Chapter no 30

Sorcery of Thorns

WHEN ELISABETH REACHED the study, she drew up short, squinting through the smoke that 1lled the room. Her blood ran cold as she took in the scene. The Codex hovered several inches above Nathaniel’s desk, its pages fanned out, splayed at such a hideous angle that it risked breaking its own spine. Embers danced along the edges of the pages, and the cover’s leather bubbled like boiling tar.

Nathaniel appeared next to her, his shirt pulled over his nose to block out the smoke. “It looks like it’s being tortured.”

That was precisely what Elisabeth feared. “I have to go in,” she said, starting toward the grimoire.

He caught her arm. “Wait. We have no idea what’s happening. You could get trapped in there.”

His face was pale. Regret pierced her like a blade. She would give anything to reverse time, to be back upstairs with him, her troubles far away.

“You’re right, but we have no other option. If Ashcroft is torturing Frendergast, I must stop him, or at least try.”

He opened his mouth to object, but she didn’t hear what he said. She had already reached out and taken hold of the Codex, its cover searing her hand like a hot iron even through the bandages, and the world was spinning away.

She appeared in Frendergast’s workshop with a stumble, almost slipping on the wet Aoorboards underfoot. The room looked as though it had been through an earthquake. The table lay overturned on its side; cracks splintered the ceiling beams. A tremor shook the dimension, and jars slid down the buckled shelves and shattered, spilling their slimy contents across the Aoor.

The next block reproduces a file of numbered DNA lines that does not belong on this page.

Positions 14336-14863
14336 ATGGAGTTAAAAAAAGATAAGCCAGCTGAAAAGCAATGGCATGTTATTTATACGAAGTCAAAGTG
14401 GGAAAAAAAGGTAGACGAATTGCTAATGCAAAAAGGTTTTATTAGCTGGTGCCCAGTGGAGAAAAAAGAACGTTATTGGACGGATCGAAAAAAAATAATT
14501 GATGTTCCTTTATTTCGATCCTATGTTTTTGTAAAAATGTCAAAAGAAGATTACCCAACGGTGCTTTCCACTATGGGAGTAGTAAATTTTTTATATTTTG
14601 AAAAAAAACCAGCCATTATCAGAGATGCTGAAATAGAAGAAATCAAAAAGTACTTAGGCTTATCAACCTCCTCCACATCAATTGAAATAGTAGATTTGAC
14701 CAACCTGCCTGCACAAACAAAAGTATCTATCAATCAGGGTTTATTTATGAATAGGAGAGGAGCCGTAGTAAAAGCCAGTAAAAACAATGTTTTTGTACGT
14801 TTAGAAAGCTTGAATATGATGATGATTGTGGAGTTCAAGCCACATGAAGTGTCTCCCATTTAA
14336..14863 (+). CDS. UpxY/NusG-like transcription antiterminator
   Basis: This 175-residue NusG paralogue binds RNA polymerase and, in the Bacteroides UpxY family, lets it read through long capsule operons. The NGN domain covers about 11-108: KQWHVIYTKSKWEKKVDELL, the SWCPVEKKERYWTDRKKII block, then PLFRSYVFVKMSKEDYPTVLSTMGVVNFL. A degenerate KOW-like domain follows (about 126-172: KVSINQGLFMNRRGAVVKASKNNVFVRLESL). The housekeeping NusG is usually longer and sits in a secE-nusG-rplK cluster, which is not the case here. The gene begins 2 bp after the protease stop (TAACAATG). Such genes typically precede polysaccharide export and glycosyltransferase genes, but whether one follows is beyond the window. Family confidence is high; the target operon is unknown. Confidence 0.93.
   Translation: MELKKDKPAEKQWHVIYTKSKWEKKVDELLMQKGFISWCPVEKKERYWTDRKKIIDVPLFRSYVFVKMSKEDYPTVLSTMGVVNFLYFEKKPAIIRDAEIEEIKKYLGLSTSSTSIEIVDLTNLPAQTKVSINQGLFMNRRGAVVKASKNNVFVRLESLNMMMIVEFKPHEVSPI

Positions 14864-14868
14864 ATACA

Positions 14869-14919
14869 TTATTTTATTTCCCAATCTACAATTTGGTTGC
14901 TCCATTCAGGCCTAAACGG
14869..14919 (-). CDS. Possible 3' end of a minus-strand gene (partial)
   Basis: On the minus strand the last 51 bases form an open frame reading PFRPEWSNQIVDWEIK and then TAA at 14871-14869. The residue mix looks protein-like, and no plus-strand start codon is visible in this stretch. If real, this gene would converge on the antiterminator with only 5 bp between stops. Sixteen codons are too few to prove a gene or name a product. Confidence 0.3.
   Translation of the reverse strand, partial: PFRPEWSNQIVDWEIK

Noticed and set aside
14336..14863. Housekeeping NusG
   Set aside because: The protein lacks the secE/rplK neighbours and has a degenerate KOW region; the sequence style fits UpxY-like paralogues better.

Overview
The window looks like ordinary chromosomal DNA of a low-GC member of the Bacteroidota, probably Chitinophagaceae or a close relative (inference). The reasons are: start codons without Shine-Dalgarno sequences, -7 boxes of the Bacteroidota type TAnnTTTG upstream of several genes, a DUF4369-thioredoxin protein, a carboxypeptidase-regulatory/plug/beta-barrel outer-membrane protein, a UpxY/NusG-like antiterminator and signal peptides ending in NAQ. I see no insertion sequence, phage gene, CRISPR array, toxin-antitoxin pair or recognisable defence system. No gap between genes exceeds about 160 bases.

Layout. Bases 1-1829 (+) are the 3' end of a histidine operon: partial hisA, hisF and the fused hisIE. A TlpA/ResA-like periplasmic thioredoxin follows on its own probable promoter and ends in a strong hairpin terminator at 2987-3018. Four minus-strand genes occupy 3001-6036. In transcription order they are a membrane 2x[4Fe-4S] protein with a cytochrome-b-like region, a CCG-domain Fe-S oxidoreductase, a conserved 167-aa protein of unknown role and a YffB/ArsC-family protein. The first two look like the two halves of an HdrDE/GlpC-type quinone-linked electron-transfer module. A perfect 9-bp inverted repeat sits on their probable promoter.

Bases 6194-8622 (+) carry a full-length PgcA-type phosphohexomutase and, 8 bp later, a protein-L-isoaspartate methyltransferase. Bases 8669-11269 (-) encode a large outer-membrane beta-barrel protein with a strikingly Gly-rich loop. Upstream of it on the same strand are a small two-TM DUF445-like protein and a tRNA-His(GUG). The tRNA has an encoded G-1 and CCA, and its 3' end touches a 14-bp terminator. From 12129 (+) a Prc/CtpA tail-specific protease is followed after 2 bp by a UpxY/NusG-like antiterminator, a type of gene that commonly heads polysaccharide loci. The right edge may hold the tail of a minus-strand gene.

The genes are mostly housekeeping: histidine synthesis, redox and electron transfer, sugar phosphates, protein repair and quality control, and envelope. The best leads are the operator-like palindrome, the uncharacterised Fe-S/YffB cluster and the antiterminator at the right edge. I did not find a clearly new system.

And this time, she hadn’t come alone. Nathaniel’s hand gripped her arm. Silas stood beside him, holding his wrist in turn. They exchanged looks.

Either Frendergast had let them in on purpose, or he was no longer able to keep them out.

“Oh, wonderful,” Frendergast said weakly. “More visitors. Forgive me for not getting up and oPering you tea.”

He lay crumpled on the Aoor between the leaning shelves, as though someone had thrown him there like a discarded rag. Elisabeth dove to his side. His complexion was the color of porridge, his face contorted with pain.

“What happened?” she asked. “Where’s Ashcroft?”

Frendergast dissolved into a 1t of coughing. When he recovered, he gasped, “You’ve just missed him. We had a delightful chat.” Elisabeth bit back her frustration as more coughs wracked his thin frame. “Help me sit up, girl,” he panted at last. “That’s it. I want to see what he’s done to my . . . oh.” He fell silent. She followed his ga>e. Across the room, embers smoldered along the broken edges of the Aoorboards, exactly like the Codex’s pages. Ashes swirled away into the void.

“The dimension is collapsing,” Nathaniel provided for Elisabeth’s bene1t, coming into view. “We can’t stay here long. A few minutes at best.”